SJA award-winner Andrew Longmore, former chief sportswriter of the Independent on Sunday and for many years senior sportswriter of The Sunday Times until his retirement last year, has died. He was 65.
Longmore passed away peacefully in his sleep, while on holiday in Menton, France from what is believed to have been a heart irregularity, following a day’s walking in the mountains. He leaves his wife Jane and three children, Anna, Jessica and David.
Longmore, who won the SJA’s Olympic/Paralympic Reporter category in 2000, when with the Independent on Sunday, and in 2003 was Feature Writer of the Year at our awards, having by then moved on to The Sunday Times, covered a wide range of sports, including horseracing, athletics, football, cricket and rowing.
Olympic rowing gold medallists Dame Katherine Grainger and James Cracknell have been amongst those who paid tribute to him, with Grainger telling The Sunday Times: “He had the deepest integrity and always brought the most out of his interviewees because of the trust he created.”
Longmore was educated at Winchester and read history at Worcester College, Oxford. He captained the Winchester 1st XI at cricket before touring India as a wicket-keeper with England under-19s.
He played two first-class games at Oxford university when the team was captained by a young Imran Khan and also featured Vic Marks and Chris Tavare. That experience swiftly placed any aspirations he had to be a professional sportsman into perspective.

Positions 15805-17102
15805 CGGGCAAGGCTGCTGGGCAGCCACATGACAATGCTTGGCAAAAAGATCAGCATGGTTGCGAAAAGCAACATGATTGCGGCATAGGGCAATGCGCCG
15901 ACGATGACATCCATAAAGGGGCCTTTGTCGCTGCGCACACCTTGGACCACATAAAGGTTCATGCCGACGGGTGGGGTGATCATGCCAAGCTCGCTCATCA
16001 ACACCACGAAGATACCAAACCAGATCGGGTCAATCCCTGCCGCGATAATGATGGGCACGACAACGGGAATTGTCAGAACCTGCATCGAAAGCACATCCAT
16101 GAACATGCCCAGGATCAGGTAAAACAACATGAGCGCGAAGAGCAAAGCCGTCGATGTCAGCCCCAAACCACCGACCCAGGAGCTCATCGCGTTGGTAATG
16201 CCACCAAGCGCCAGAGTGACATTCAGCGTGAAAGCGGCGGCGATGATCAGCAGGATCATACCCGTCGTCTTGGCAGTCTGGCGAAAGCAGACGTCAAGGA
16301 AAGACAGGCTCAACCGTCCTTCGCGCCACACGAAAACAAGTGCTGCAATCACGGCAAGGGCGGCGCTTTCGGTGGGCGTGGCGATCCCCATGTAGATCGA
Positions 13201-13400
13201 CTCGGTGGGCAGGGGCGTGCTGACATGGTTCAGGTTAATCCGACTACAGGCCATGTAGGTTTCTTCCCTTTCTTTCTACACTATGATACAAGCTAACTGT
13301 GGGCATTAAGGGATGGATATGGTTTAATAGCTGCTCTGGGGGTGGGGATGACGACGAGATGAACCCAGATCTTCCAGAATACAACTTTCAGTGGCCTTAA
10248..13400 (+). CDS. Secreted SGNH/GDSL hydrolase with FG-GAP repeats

“I was straight out of school and these were hardened cricketers who had already played full county cricket,” he recalled in an interview with the magazine of his junior school in Twyford, Hampshire. “They were so professional. It opened my eyes and I quickly realised I wasn’t good enough to make it at that level.”
Journalism definitely was his forte, though he admitted: “I fell into it really. My mother wanted me to go into the diplomatic service, but I comprehensively failed all the exams. So I answered an ad in The Times for an assistant on an advertising magazine. The chap needed a wicket keeper for his weekend side so I got the job.”
Such sad news. He was always such a lovely man and I always enjoyed being interviewed by him. My thoughts are with his family.
— Dame Jess Ennis-Hill (@J_Ennis) April 20, 2019
His first sports journalism role was with The Cricketer magazine where he spent five years in the early 1980s. From there, he moved to The Times, firstly as a freelance, and then as tennis correspondent between 1988 and 1992 before he moved to the Independent, the Independent on Sunday and eventually The Sunday Times.
Longmore was also an author. He wrote a biography of jockey Kieren Fallon and Best Mate: Chasing Gold, in conjunction with trainer Henrietta Knight. He also edited Heat of the Moment: 25 Extraordinary Stories from Olympic and Paralympic History, ahead of the 2012 London Olympics, and collaborated with 1992 Olympic gold medallist Chris Boardman on The Complete Book of Cycling.
There will be a private family funeral, but a memorial service is planned for later in the year.